I give the example of some kind of tramp steamer off the coast of the eastern seaboard within 100 kilometres of a major American city that has a fairly low tech cruise missile. Currently, the whole question of it being a ship means that it is under a maritime operation and surveillance, but the moment a cruise missile leaves that freighter and heads toward North America it becomes a Norad task. The only problem is that with about a seven minute period of time to react there is no way we can counteract a cruise missile under the current divided structure between maritime surveillance and air surveillance. Therefore, we may see ourselves, quite apart from national missile defence, with these clear and present dangers, with a Norad which deals with air, land and sea so that we can have an integrated and more pre-emptive approach to the defence of the continent. I think that is an important and useful direction for Norad to evolve.

The problem is, of course, what happens when we get to national missile defence? Where does that fit in to our catalogue of risks to the continent? Let me begin by speaking of the ways in which I agree with the Minister of National Defence in his statement this morning.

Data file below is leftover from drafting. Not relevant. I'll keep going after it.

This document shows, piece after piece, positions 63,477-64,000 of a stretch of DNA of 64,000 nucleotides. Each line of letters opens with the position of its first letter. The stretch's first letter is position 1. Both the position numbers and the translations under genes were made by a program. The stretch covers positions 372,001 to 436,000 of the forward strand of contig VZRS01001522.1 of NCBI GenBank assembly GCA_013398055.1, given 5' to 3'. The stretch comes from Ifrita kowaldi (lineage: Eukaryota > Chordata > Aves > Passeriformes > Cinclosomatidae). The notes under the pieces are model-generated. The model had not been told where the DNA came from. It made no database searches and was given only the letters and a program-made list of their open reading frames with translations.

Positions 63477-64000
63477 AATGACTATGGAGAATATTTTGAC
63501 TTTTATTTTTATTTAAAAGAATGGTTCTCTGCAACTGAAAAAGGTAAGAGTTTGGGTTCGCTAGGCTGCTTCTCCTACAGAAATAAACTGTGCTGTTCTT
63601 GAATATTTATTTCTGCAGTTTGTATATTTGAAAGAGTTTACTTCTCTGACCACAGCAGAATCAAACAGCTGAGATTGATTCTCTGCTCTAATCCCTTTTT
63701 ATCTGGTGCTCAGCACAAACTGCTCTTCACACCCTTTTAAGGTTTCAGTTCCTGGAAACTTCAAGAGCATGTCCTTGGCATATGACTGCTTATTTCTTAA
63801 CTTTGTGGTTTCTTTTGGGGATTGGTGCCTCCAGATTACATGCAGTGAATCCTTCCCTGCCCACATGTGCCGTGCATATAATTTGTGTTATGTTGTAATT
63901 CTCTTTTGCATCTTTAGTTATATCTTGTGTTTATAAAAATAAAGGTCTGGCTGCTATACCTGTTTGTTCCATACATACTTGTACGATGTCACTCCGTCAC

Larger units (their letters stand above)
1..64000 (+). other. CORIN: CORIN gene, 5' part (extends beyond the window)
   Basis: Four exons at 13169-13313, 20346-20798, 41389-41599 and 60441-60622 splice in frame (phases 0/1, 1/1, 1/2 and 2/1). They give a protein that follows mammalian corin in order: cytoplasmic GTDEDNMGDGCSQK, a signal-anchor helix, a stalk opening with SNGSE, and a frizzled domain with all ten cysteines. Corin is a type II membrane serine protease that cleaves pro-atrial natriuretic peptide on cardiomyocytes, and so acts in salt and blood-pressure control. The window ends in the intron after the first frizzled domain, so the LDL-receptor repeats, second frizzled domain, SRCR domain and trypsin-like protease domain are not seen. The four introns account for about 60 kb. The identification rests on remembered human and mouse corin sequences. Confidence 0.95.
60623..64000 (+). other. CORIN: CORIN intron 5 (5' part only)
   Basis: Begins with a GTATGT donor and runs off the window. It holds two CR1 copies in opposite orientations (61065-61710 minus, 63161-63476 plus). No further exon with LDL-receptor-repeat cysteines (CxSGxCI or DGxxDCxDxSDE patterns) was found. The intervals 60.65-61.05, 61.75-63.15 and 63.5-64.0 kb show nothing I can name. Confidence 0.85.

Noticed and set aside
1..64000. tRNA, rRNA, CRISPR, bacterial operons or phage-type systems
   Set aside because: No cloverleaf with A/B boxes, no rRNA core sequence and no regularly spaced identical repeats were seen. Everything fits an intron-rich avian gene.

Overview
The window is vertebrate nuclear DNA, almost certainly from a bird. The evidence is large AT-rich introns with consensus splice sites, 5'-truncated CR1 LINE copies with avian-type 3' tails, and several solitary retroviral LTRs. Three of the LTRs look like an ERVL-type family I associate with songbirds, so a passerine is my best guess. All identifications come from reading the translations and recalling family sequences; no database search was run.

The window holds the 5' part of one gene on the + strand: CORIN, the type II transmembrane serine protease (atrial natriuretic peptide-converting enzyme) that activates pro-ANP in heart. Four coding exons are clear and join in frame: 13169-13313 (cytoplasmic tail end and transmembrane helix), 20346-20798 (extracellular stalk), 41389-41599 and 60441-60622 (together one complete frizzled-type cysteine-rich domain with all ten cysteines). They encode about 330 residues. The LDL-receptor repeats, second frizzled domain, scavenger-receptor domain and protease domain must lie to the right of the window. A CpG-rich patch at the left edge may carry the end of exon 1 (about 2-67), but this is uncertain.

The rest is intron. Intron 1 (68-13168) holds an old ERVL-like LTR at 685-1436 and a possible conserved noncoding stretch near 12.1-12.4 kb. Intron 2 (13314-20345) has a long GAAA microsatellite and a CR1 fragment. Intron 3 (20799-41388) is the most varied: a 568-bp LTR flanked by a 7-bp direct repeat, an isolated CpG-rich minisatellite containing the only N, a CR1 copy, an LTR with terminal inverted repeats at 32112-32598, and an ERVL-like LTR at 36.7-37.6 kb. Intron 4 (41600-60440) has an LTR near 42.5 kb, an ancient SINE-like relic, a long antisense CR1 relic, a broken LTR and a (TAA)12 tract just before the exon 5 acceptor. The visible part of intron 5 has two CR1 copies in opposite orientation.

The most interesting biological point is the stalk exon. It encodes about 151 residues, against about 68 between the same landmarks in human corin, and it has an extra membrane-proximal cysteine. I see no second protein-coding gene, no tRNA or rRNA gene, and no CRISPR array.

Though I have much to criticize in the whole concept of national missile defence in terms of the geopolitical questions it raises, I agree with the minister that it is important that Canadians take charge of the defence of their own space in North America and that they share in a sensible way that duty with the United States; hence the importance of Norad.

I agree with him about the importance of improving our ability to detect incoming intercontinental ballistic missiles from whatever source, whether that is from Russia, China, North Korea, or any other rogue state.

I agree with the minister on the importance of insisting, in our discussions with the Americans, that we will not participate in any scheme which involves the weaponization of space. In saying so, of course, the minister was reiterating what the Minister of Foreign Affairs had said in the House before that.

Finally, it is possible and appropriate that we should proceed with discussions with the Americans on that basis, understanding the limitations of the discussions and the possibility that we may not come to agreement. That is where I agree with the Minister of National Defence.